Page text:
+Scott Watson

Wednesday, 5 October 2011

Influence And Persuasion - Don't Get Caught Out

The ability and willingness to influence and persuade other human beings is a wonderful skill to possess.  Each and every day, we are being influenced whether we realise it or not.

Here's a quick example of influencing and persuasion in action.  We'll take a hotel booking for this example.  Have a think about this so you don't get caught out.

So, you're booking a hotel for your next holiday.  You explore holiday sites online and notice that the rates are so competitive, unreservedly low and you're wondering to yourself 'WOW, this is fantastic, I think I'll be booking'.  But, sure enough, the initial elation turns in to despondency soon after.  And here's why...

The room rates initially offered are starting prices and not final prices.  Ah, you want a sea view room?  Oh, a balcony too eh?  My goodness, that's going to cost you.  And it does!  But you continue.

The rate was for a room only basis. But you'll want feeding, at least breakfast.  And for how many travellers?  Add these fees on to your 'low initial price'.

So, you arrive at the rather nice 4* hotel and are greeted by a welcoming receptionist.  Before you know it, a bellboy has grabbed your luggage, popped them on to a trolley and awaits your departure to your room so he can follow you.  Well, wouldn't it be rude of you to ask for your luggage to be taken off the trolley and returned to you after the so very helpful bellboy has 'been so helpful'.

Get this - He's not being helpful, he's generating income through your tips.  He's gone straight for you as his next customer while your attention is on checking in after your journey.

And, have you noticed that when the check-in receptionist hands you the key/swipe card for your room, you just accept it?  Why do you do this?  It's an automatic, culturally accepted response where you can immediately lose out.  BIG STYLE!  Why simply accept this behaviour, which is simply a 'Go Away' signal from even the best hotels.

If you reached your room and found that it didn't represent what the web site or brochures had indicated, isn't it far more difficult to return to reception to ask for another room?  You've been seen to 'accept' something you've never even seen simply by taking the key.  And you can't even ask your bellboy to sort the problem out as he's soon disappeared (after waiting for your tip).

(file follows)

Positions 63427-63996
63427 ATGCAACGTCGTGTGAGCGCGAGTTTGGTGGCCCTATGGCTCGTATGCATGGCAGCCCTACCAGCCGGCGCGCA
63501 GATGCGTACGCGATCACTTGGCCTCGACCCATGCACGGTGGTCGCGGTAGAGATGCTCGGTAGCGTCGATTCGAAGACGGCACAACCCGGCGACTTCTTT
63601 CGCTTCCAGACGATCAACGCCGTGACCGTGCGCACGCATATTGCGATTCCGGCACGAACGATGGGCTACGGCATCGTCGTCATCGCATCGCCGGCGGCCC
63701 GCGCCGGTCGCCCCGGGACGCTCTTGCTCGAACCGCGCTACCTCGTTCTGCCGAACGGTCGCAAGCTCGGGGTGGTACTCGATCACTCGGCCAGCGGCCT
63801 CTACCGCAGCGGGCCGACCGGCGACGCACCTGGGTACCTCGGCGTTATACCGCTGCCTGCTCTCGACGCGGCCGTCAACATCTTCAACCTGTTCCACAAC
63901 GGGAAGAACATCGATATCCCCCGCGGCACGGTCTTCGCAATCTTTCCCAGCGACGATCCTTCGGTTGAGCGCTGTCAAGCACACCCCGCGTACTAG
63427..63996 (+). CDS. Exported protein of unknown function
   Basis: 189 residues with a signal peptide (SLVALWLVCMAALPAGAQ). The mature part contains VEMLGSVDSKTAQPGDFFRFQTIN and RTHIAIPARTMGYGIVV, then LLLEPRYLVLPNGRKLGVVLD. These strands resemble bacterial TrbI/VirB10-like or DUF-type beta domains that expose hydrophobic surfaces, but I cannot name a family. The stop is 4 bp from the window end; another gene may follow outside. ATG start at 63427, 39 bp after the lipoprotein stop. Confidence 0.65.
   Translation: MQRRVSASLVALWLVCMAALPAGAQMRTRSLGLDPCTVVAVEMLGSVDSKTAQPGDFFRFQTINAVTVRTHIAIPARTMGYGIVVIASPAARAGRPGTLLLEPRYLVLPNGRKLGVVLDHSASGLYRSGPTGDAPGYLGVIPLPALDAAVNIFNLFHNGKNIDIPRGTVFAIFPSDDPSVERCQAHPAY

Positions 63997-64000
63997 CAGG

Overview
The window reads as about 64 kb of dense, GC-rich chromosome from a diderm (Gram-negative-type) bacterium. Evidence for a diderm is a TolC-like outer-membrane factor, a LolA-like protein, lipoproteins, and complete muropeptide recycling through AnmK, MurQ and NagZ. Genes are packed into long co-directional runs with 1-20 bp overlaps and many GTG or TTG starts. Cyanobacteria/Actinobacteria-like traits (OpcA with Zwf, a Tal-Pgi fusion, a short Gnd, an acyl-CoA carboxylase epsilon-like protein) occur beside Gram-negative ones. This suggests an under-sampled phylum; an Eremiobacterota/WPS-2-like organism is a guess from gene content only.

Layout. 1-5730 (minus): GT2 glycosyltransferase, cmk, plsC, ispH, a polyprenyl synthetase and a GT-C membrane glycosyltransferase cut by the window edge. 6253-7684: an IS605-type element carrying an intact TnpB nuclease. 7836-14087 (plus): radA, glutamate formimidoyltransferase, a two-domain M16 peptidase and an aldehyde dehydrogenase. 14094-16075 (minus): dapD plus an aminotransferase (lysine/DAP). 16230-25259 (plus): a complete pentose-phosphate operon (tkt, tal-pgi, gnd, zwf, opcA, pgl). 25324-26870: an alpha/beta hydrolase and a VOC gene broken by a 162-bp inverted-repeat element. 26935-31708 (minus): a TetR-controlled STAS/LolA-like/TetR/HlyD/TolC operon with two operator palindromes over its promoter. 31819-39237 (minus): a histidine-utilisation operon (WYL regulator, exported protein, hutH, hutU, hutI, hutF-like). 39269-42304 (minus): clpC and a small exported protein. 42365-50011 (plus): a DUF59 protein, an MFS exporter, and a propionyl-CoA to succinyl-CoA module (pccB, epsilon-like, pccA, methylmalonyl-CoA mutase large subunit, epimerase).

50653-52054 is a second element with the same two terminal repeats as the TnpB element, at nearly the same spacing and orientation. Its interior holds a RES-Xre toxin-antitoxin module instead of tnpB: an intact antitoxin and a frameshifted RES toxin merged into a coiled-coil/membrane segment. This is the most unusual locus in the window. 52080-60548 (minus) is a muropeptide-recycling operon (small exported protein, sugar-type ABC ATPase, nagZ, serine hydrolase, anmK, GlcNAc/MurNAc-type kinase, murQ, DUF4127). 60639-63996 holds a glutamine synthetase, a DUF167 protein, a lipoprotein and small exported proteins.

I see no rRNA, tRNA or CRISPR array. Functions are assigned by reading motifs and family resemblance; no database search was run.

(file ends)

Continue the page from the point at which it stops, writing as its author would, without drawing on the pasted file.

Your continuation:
Lesson?  ALWAYS ask the receptionist 'Which is a better room that is available for the duration of our visit?'  Hotels ALWAYS hold the best rooms back in the hope they can up-sell guests.

So, you're settled in to your room and you fancy a drink.  Oh, there's the mini bar.  You explore the fridge, remove a couple of bottles and return both of them, choosing to visit the poolside bar instead.  But, what you didn't realise was that as soon as an item is removed from the mini bar, it's electronically swiped (as if you had consumed it).  Even if you don't consume the items and return them to the fridge, it doesn't matter.  REFUNDS DON'T HAPPEN!

Now, how about calling home and letting the family know you arrived safely?  There's a phone right by the bed.  And it'll cost you up to 4 times more than a normal landline outside of the hotel to make a call.  Gotcha!

Why not lay back and watch one of the many films available through your television?  They're £7 to £10 per day.  Here's the thing, these prices make the film available for 24 hours - just in case you want to watch the films numerous times.

Room Service?  Make sure that you grab your tray at your door rather than letting the server in to your room.  When they're in your room, they're in your room.  This is where pressure for you to tip comes in to play.

I recently enjoyed a family break in Durham with my family.  As a member of the hotel's loyalty programme we were upgraded to an Executive room. Part of this deal was 'Free Drinks Between 5pm and 7pm.  Thankfully, the range of drinks available included my favourite beer Peroni.

Watch what happens next.  The beer is served in 330 cl bottles, just over half a pint.  It is served in a small glass.   Imagine the shock on the barman's face when I asked for a pint glass and 2 bottles of Peroni.  'Ah, we can't give you a pint glass for Peroni sir' was the claim.  When I enquired why not he replied 'It's not our policy'.

See, you can have something for 'FREE', but you're really not flavour of the week if you want to drink the FREE drink out of a glass larger than they want to offer.  Perhaps their thinking is that if the guest has a smaller glass, they're likely to drink more slowly?

So, have a think about how you're being influenced on a daily basis.  You could lose out if you're not careful.


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